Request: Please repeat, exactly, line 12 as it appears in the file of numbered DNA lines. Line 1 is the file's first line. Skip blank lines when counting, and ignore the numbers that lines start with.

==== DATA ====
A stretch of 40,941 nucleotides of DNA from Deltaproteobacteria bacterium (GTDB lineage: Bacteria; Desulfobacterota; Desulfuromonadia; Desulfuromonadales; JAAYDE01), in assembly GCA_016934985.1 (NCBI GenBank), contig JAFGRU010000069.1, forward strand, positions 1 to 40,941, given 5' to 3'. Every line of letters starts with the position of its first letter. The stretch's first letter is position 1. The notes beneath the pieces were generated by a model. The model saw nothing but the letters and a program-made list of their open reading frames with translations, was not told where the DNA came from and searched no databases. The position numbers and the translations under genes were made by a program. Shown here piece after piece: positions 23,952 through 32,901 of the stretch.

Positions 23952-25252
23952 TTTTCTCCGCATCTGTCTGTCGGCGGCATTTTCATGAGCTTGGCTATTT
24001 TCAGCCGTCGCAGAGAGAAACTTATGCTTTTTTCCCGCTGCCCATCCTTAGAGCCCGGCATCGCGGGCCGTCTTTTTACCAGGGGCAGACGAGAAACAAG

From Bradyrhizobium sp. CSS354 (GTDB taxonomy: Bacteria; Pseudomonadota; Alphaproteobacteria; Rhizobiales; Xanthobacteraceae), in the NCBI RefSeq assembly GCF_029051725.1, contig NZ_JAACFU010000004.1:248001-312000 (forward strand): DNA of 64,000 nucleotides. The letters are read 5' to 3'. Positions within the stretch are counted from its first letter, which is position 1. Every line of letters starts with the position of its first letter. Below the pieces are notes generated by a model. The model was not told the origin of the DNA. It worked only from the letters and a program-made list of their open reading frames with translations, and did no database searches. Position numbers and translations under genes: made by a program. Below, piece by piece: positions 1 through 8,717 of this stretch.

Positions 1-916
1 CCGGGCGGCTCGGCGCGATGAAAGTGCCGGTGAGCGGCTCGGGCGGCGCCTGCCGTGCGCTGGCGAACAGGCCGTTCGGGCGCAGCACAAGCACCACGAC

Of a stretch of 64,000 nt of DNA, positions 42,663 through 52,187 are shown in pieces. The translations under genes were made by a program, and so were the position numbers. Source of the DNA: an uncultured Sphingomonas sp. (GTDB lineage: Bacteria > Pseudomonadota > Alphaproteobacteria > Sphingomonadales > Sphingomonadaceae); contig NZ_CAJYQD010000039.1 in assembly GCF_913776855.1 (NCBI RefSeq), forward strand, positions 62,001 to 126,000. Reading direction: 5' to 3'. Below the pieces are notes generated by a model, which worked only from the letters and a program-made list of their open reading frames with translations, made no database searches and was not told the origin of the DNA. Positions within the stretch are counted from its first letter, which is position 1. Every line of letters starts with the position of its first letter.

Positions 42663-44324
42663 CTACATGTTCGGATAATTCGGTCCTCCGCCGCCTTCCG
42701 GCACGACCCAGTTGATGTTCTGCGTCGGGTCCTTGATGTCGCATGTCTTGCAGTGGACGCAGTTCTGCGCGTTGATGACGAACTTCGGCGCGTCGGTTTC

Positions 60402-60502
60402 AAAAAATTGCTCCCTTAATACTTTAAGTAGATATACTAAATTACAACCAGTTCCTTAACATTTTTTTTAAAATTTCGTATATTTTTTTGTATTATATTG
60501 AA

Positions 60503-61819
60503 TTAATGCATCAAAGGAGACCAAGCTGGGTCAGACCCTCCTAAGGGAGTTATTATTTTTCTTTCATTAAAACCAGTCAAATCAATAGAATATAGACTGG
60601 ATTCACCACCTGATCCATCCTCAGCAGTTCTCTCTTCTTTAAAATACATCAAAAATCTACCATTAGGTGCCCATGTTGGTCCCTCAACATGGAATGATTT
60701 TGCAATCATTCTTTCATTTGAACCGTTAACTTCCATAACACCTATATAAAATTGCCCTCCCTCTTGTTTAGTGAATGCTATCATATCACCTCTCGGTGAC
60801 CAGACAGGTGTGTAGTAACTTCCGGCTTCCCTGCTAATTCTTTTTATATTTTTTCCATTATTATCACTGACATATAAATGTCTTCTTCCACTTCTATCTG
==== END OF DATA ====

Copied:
Positions 60402-60502